Tim Ferriss Talks 4 Hour-Body and Fat Sports Fans

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Tim Ferriss Talks 4 Hour-Body and Fat Sports Fans

I won't pussyfoot around it.  I gotta lose some weight but I couldn't figure out how to tackle the issue, so I pondered my dilemma...over a double cheeseburger.

On my way back from lunch a week ago I saw a co-worker that I hadn't seen much of in a few weeks. Not that I was avoiding him, but the Bleacher Report offices are huge now so you can lose someone for a while even if you don't mean to. Anyway, Steve Paulo had lost a ton of weight, as in over thirty pounds, and I needed to know how he did it. He pointed me to the 4-Hour Body and it's bestselling author, Tim Ferriss.

Anyone who knows me knows I'm a skeptic. But seeing is believing and Steve was living proof that this thing was working. So I tracked Tim down to see if he could give you guys out there reading BR some advice on how to jump into a routine to help you see some real body changes before the summer ends.

Without further ado, the human guinea pig himself...

RM Herold: Alright Tim, let's get this party started. You probably get this question a lot, but if someone refused to read the 4HB but wanted to do one thing to get back in shape, what would you tell them?

Tim Ferriss: The first recommendation would be a very simple change, something that we tracked in hundreds of thousands of people making different types of changes and that is having thirty grams of protein within thirty minutes of waking up. My dad made this one change, and he started off at 5'6 250 lbs, and he had failed at diets before. And he went from an average weight loss of five pounds per month on his failed diets to over 19 pounds lost the first month.

RMH: Wow. Those are the numbers I'm looking for.

TF: You don't even have to start with any other part of your diet and breakfast could be as simple as a shake with unflavored whey protein, or if you are addicted to sweeteners, you can get an orange flavored whey protein. If you wanted a full breakfast: two whole eggs, lentils out of the can and spinach. My dad started with the myoplex protein shakes which have 42 grams of protein. And just this change will have other affects, the majority of people who make this change find that they aren't tired in the afternoons anymore and don't feel the need to binge on carbs late in the day either.

RMH: I'm liking this, something tangible for the folks keeping score at home to start with. Let's jump around a bit. I haven't gotten to the point when I'm ready to exercise on the diet yet, but Steve has and he wanted to know what is the most common exercise mistake people make when following the 4HB?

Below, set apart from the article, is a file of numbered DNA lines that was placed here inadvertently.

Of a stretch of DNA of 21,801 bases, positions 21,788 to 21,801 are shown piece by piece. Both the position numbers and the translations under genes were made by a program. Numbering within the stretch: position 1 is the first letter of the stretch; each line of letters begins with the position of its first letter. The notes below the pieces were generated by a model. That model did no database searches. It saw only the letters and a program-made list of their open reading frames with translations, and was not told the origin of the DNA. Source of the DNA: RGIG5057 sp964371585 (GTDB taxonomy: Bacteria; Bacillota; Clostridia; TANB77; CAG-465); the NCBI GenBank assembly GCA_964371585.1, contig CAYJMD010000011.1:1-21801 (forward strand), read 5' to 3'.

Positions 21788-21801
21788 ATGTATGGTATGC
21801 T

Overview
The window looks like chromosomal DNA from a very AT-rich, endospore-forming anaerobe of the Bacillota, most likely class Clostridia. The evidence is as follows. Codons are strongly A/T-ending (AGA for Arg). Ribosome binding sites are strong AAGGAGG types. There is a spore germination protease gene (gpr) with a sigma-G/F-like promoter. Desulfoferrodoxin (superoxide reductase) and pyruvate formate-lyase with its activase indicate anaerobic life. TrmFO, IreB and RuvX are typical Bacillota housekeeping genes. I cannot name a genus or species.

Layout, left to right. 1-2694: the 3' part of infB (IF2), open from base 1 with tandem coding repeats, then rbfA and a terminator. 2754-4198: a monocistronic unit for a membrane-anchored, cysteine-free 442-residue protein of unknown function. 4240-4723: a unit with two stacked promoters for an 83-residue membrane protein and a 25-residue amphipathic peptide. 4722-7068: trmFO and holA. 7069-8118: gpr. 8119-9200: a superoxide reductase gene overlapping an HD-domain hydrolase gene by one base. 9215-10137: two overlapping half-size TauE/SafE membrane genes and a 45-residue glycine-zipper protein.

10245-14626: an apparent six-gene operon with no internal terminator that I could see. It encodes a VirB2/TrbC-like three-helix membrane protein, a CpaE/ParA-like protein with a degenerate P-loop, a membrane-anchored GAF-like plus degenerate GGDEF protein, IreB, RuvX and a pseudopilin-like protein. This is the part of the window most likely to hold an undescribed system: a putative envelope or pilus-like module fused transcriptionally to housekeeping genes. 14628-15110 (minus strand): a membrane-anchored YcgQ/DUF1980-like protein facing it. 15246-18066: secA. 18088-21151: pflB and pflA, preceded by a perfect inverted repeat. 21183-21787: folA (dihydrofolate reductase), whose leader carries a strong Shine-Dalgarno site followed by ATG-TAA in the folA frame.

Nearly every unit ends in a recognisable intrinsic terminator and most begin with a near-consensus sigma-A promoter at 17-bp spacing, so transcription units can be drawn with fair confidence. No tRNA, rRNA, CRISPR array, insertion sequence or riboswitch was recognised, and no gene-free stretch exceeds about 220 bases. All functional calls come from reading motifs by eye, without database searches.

TF: The biggest mistake is that they try to do too much exercise off the bat. Fat loss in particular is going to be 90% diet. I suggest that if someone has more than 20 pounds of fat to lose that they just focus on the slow carb diet for the first four to eight weeks. The reason why is very typically people (both men and women) will plateau at about the eight week point. So if you focus on one behavioral change for the first two months, adding exercise (something like kettle bell swings) will more than likely push you through your plateau. I also like to fix the diets first because it's really the foundation for everything else.

RMH: Good to know. As far as exercise goes...

TF: When you are ready to exercise you want to treat it like a drug and look for the minimum effective dose. The amount of exercise stimulus that is needed for extremely dramatic results is much less than people expect, if it is done properly.

RMH: M-E-D, I remember that from the book.

TF: Yep, minimum effective dose. To give another example, my dad lost 90 pounds of fat and gained 20-30 pounds of muscle at age 65 doing two 30 minute work outs per week, for a total of four hours of working out for the month.

RMH:  I have to get my dad on it this summer. Which leads me to my next question, and this is for the BR readers and any couch potato sports fans who need to lose a few before they really pop a squat during football season. I know in the book you talk about a Harajuku Moment that spurs one man into action, what can be that catalyst for the average person out there to get off the couch?

TF: There are a few approaches that work. The first is the four pictures approach. Take four pictures of yourself in the mirror. Both sides and front and back. You can use different diets and different approaches but most people who succeed use "before" pictures effectively. Tip number two would be to create a betting pool with some friends. It doesn't have to be a lot, but wager a three month fat loss challenge. And the winner who loses the highest percentage of body fat, to keep it fair, wins the whole pot. That's how one young lady ended up losing 120 pounds.

RMH: Are you serious?